PRESIDENT Emmerson Mnangagwa this week completed 50 days in office, but in that short stint, the negatives have so far outweighed the positives amid indications he faces a herculean task in his bid to revive the comatose economy.
Mnangagwa, who won the July 30 election by a wafer-thin 50,6%, was inaugurated on August 26 after a Constitutional Court challenge by his main rival Nelson Chamisa seeking to nullify the results was dismissed.
By Kudzai Kuwaza
Mnangagwa has pledged to revive the shaky economy, re-engage the international community and bring Zimbabwe out of international isolation, as part of a new dispensation which has promised to respect constitutionalism, human rights and open the country for business.
Mnangagwa, however, had the worst possible start as he entered the eye of a storm, even before the Zimbabwe Electoral Commission (Zec) had declared him a winner. He faced global condemnation after at least seven unarmed civilians were shot — the majority in the back — by soldiers on the streets of Harare on August 1.
The soldiers were deployed to quell a violent demonstration over poll irregularities.
Such was the outrage that Mnangagwa set up a commission of inquiry into the incident chaired by former South African president Kgalema Motlanthe.
The arrest of MDC Alliance principal Tendai Biti, who had sought asylum in vain in Zambia, on allegations of inciting violence, would compound Mnangagwa’s headache amid strident criticism of the state’s heavy handedness.
His attempt to douse the flames by tweeting that Biti was released on bail following his intervention only added to the fire, with accusations that Mnangagwa was blatantly meddling with the judiciary.
Mnangagwa would soon have his hands full as a cholera epidemic infected thousands and killed at least 54.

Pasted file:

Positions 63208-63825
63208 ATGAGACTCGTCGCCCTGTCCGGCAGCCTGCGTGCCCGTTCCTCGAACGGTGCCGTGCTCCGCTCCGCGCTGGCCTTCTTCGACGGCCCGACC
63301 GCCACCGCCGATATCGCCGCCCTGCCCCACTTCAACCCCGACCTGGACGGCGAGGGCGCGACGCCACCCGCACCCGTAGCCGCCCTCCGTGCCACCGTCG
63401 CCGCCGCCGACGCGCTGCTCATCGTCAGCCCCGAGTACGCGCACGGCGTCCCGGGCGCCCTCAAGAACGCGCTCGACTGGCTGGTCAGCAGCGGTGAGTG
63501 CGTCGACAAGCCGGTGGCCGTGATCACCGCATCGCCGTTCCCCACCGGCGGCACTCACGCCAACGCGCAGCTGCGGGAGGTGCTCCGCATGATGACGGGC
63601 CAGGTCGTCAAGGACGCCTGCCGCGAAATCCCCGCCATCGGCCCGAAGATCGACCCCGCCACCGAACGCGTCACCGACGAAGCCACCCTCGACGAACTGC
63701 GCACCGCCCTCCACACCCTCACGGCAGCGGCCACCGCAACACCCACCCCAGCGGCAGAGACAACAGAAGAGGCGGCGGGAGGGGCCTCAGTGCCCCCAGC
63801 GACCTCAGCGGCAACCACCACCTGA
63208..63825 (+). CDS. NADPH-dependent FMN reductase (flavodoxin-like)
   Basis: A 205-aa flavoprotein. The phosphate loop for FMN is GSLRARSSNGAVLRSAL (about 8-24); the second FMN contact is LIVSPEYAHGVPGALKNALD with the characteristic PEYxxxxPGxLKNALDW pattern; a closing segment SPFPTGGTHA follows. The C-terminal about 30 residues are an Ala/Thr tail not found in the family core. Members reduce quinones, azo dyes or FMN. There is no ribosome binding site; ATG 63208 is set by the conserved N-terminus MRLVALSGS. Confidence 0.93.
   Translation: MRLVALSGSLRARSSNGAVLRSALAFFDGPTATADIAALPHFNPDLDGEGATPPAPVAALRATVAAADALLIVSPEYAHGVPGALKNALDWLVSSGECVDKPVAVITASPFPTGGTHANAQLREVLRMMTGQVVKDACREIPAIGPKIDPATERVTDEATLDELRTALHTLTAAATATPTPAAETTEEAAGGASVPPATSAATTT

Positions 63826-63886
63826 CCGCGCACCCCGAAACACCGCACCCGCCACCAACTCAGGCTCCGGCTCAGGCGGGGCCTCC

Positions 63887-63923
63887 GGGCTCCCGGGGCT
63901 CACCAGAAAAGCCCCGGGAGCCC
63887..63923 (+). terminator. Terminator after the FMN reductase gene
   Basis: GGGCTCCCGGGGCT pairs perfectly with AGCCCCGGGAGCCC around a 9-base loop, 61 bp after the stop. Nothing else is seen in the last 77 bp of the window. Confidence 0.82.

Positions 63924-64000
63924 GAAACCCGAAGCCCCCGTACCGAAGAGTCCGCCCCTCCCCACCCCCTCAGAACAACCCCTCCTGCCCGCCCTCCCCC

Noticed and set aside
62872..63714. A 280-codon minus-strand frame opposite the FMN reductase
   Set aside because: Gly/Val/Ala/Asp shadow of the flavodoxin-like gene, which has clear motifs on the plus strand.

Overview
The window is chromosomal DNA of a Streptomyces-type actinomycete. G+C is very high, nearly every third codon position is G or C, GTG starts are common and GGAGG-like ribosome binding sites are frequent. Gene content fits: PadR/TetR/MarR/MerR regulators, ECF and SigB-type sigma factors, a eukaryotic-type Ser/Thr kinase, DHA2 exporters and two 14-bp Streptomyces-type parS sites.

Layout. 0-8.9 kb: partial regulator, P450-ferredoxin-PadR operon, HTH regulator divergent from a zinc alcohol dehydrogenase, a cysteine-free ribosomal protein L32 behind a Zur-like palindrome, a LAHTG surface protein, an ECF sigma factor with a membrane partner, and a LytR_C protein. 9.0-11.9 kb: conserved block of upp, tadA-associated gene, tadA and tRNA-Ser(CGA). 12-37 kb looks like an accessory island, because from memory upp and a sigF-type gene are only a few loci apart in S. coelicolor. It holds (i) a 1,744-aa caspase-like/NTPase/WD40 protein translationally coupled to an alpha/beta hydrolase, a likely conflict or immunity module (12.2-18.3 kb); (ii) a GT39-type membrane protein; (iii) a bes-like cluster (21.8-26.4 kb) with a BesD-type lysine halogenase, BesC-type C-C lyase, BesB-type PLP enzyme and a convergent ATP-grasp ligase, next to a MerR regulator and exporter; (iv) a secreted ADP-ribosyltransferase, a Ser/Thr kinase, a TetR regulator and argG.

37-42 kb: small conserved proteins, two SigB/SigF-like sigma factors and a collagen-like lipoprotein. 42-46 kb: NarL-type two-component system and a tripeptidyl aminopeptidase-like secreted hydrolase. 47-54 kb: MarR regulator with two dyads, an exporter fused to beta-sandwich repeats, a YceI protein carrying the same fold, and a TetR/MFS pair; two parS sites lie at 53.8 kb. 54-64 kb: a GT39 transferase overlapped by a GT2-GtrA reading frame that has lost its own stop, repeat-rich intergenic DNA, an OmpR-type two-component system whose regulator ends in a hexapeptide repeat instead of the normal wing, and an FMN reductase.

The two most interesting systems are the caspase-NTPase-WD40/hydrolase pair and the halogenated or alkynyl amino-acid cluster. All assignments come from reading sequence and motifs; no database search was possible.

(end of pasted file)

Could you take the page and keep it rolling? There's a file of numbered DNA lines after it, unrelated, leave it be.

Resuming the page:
His appointment of cabinet elicited mixed reactions. Mnangagwa was praised for trimming his cabinet which was a departure from the Mugabe era where even ministers with no portfolio were appointed in bloated cabinets.
He was also praised for appointing renowned economist Mthuli Ncube as Finance minister and decorated Olympian Kirsty Coventry as Sports minister, generating optimism that his government would finally deliver after years of dismal failure by previous administrations.
Questions have, however, swirled over some of his appointments, particularly the appointment of Obadiah Moyo as Health minister. Investigations by the Zimbabwe Independent have shown that Moyo is a medical impostor, who is not a registered practitioner with the Medical Dental Practitioners Council of Zimbabwe (MDPCZ).
However, the deepening economic crisis has proved to be probably Mnangagwa’s biggest headache.
Despite promising to revive the economy, the crisis has worsened since his inauguration. The introduction of a 2% tax on all electronic transfers as well as the announcement by Reserve Bank of Zimbabwe governor John Mangudya to separate Real-Time Gross Settlement accounts from US dollar accounts has accelerated the economic chaos.